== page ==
The Medulla: gross anatomy
The medulla is broad above, where it joins the pons; and narrows down below, where it becomes continuous with the spinal cord. Its length is about 3 cm and its width is about 2 cm at its upper end.
The junction of the medulla and cord is usually described as lying at the level of the upper border of the atlas vertebra. The transition is, in fact, not abrupt but occurs over a certain distance. The medulla is divided into a lower closed part, which surrounds the central canal; and an upper open part, which is related to the lower part of the fourth ventricle. The surface of the medulla is marked by a series of fissures or sulci that divide it into a number of regions. The anterior median fissure and the posterior median sulcus are upward continuations of the corresponding features seen on the spinal cord. On each side the anterolateral sulcus lies in line with the ventral roots of spinal nerves. The rootlets of the hypoglossal nerve emerge from this sulcus. The posterolateral sulcuslies in line with the dorsal nerve roots of spinal nerves, and gives attachment to rootlets of the glossopharyngeal, vagus and accessory nerves. The region between the anterior median sulcus and the anterolateral sulcus is occupied (on either side of the midline) by an elevation called the pyramid. The elevation is caused by a large bundle of fibres that descend from the cerebral cortex to the spinal cord. Some of these fibres cross from one side to the other in the lower part of the medulla, obliterating the anterior median fissure. These crossing fibres constitute the decussation of the pyramids.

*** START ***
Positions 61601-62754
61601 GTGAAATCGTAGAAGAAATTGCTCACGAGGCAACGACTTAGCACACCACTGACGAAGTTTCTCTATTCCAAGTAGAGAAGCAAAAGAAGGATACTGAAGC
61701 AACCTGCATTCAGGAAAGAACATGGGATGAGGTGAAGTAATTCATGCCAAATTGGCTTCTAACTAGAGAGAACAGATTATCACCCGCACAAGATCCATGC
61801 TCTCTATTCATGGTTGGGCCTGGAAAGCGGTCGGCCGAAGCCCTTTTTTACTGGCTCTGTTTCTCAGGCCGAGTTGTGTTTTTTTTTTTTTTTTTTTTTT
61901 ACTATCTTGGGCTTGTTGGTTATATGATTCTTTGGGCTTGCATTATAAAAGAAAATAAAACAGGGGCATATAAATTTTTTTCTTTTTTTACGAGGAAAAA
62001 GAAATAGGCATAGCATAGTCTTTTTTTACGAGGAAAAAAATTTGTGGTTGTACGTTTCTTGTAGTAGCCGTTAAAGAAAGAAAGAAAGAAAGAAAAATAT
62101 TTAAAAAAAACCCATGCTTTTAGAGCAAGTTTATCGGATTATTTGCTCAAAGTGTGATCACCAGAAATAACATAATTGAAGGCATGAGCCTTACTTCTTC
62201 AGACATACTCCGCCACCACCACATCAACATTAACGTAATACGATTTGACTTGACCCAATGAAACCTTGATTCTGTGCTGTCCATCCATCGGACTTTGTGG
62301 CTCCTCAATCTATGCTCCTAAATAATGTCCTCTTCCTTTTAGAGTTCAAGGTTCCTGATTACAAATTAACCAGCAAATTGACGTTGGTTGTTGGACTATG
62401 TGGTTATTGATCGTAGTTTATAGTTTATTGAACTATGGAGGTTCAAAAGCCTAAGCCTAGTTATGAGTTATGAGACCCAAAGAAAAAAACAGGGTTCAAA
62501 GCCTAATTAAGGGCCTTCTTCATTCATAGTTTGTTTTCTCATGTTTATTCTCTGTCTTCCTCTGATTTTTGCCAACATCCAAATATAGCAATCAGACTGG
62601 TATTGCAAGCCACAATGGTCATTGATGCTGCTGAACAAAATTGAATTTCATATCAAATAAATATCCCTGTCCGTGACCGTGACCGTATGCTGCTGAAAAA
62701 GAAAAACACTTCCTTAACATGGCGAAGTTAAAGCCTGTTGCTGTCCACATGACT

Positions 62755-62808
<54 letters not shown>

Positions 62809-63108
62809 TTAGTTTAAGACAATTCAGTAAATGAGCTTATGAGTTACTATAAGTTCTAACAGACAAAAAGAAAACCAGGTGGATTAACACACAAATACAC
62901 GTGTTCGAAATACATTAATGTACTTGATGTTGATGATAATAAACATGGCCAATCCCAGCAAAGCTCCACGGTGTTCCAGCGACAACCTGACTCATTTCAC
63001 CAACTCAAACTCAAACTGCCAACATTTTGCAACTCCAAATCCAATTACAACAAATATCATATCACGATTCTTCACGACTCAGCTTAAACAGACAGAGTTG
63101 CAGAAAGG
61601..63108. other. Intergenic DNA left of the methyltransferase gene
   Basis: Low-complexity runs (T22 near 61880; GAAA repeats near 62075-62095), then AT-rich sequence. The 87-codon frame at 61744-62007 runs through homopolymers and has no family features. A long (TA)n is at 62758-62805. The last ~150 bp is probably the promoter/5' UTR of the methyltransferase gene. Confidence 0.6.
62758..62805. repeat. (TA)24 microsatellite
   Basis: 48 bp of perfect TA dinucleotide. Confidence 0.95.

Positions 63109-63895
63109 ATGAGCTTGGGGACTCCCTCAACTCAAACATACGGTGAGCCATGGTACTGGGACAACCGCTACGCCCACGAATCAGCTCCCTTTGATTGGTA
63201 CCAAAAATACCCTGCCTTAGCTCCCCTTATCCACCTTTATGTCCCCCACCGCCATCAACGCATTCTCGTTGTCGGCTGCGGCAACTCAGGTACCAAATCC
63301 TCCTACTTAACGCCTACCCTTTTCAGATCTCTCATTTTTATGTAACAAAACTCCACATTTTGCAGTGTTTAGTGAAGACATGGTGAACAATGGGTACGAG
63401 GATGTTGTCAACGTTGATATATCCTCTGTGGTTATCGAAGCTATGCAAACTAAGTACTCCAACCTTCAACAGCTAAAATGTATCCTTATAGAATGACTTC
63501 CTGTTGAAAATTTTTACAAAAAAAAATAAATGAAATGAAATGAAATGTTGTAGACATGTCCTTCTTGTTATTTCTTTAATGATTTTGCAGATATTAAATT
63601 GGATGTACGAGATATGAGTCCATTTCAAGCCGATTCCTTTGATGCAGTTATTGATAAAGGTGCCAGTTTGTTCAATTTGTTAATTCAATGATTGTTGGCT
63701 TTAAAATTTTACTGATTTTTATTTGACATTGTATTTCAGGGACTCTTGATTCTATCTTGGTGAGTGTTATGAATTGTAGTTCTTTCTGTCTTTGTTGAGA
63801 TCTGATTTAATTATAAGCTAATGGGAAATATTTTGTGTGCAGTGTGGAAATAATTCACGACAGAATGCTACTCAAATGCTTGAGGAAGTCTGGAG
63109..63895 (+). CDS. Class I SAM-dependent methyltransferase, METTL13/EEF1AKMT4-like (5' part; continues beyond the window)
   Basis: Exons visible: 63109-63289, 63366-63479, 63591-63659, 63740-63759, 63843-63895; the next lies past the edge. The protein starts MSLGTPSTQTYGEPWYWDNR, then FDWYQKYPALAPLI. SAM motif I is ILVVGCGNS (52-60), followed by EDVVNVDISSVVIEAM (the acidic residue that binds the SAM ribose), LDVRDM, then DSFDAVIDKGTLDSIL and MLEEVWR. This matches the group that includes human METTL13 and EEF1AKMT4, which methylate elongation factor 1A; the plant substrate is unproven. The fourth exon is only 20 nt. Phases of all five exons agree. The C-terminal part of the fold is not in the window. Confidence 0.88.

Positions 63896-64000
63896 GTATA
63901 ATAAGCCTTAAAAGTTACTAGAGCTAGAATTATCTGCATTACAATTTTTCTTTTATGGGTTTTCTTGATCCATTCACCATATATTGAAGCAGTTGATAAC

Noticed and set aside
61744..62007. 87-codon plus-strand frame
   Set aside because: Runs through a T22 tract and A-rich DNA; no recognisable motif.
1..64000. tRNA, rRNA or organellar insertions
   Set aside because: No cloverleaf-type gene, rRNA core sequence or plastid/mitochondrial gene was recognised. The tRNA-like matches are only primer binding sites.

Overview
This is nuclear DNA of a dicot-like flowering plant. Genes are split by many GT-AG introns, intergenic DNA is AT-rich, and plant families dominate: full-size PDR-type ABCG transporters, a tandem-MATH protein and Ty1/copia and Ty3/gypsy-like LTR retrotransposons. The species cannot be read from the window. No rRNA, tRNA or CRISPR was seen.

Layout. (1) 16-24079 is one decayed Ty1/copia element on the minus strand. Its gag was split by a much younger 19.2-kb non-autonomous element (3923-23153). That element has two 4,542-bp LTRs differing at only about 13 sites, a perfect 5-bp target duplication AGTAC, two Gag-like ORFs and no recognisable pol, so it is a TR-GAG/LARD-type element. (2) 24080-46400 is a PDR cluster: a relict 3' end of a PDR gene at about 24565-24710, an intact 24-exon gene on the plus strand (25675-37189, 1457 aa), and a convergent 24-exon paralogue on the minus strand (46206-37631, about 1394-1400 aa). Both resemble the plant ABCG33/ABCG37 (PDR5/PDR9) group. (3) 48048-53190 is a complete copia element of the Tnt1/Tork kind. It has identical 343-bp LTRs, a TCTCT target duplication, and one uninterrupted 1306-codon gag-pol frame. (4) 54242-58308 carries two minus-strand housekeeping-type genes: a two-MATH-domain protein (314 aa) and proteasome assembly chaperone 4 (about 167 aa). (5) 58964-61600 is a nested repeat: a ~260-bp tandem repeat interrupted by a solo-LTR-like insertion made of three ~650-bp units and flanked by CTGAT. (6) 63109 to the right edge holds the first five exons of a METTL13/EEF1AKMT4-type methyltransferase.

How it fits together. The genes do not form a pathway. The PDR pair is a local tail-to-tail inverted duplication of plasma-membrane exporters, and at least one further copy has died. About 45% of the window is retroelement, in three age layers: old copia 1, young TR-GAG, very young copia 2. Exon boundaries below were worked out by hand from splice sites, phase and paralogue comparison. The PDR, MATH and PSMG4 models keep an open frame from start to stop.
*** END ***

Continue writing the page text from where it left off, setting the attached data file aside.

Some other fibres emerge from the anterior median fissure, above the decussation, and wind laterally over the surface of the medulla. These are the anterior external arcuate fibres. In the upper part of the medulla, the region between the anterolateral and posterolateral sulci shows a prominent, elongated, oval swelling named the olive. This swelling is about half an inch long. It is produced by a large mass of grey matter called the inferior olivary nucleus. The posterior part of the medulla, between the posterior median sulcus and the posterolateral sulcus, contains tracts that enter it from the posterior funiculus of the spinal cord. These are thefasciculus gracilis lying medially, next to the midline, and the fasciculus cuneatus lying laterally. These fasciculi end in rounded elevations called the gracile and cuneate tubercles. These tubercles are produced by masses of grey matter called the nucleus gracilisand the nucleus cuneatus respectively. Just above these tubercles the posterior aspect of the medulla is occupied by a triangular fossa which forms the lower part of the floor of the fourth ventricle.
This fossa is bounded on either side by the inferior cerebellar peduncle. The lower part of the medulla, immediately lateral to the fasciculus cuneatus, is marked by another longitudinal elevation called the tuberculum cinereum. This elevation is produced by an underlying collection of grey matter called the spinal nucleus of the trigeminal nerve. The grey matter of this nucleus is covered by a layer of nerve fibres that form the spinal tract of the trigeminalnerve.
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